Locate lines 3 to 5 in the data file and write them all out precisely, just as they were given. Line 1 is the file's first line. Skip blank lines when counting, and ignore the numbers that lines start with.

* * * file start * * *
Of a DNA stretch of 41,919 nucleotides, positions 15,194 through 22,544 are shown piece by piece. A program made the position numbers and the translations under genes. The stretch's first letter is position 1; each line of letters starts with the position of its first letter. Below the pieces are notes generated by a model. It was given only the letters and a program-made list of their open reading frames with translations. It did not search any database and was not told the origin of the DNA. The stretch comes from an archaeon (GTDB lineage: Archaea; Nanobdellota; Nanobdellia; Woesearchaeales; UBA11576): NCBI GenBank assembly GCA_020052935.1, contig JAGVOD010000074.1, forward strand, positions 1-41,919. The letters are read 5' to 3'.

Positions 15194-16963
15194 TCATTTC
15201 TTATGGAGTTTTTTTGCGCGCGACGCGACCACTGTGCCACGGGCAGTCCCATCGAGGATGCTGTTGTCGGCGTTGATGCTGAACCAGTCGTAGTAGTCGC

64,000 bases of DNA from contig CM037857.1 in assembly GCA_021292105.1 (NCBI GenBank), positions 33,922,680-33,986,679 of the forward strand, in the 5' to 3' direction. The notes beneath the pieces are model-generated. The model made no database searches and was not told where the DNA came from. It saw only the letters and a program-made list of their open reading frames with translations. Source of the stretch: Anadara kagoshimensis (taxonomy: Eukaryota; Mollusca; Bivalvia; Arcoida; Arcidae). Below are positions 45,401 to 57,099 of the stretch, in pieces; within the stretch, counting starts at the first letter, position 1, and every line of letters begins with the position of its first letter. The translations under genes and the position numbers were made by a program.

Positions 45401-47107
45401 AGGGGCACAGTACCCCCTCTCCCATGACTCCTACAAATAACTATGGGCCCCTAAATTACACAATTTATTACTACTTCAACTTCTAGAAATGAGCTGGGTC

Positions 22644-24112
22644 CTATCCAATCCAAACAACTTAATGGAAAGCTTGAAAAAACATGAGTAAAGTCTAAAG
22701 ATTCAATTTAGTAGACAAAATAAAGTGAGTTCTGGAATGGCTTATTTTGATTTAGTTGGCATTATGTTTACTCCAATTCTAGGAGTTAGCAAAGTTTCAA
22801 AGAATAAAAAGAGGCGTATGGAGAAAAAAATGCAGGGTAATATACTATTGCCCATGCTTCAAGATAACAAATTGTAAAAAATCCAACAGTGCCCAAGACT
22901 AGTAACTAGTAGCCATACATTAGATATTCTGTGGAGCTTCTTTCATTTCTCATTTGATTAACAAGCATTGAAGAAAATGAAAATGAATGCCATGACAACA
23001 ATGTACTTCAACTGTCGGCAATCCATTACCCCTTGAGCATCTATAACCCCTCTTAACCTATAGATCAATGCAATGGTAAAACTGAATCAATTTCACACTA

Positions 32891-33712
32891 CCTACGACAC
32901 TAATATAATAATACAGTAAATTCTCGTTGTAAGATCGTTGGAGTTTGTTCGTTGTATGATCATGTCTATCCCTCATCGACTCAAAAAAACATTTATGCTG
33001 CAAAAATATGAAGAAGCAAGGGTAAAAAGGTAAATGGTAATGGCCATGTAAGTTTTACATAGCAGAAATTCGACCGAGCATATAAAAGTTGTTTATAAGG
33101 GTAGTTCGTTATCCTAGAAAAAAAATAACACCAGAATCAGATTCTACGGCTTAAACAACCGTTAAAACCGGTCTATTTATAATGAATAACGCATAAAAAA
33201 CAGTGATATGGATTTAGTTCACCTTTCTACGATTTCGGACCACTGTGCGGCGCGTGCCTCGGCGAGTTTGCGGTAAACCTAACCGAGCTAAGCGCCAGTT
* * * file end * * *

15194 TCATTTC
15201 TTATGGAGTTTTTTTGCGCGCGACGCGACCACTGTGCCACGGGCAGTCCCATCGAGGATGCTGTTGTCGGCGTTGATGCTGAACCAGTCGTAGTAGTCGC

64,000 bases of DNA from contig CM037857.1 in assembly GCA_021292105.1 (NCBI GenBank), positions 33,922,680-33,986,679 of the forward strand, in the 5' to 3' direction. The notes beneath the pieces are model-generated. The model made no database searches and was not told where the DNA came from. It saw only the letters and a program-made list of their open reading frames with translations. Source of the stretch: Anadara kagoshimensis (taxonomy: Eukaryota; Mollusca; Bivalvia; Arcoida; Arcidae). Below are positions 45,401 to 57,099 of the stretch, in pieces; within the stretch, counting starts at the first letter, position 1, and every line of letters begins with the position of its first letter. The translations under genes and the position numbers were made by a program.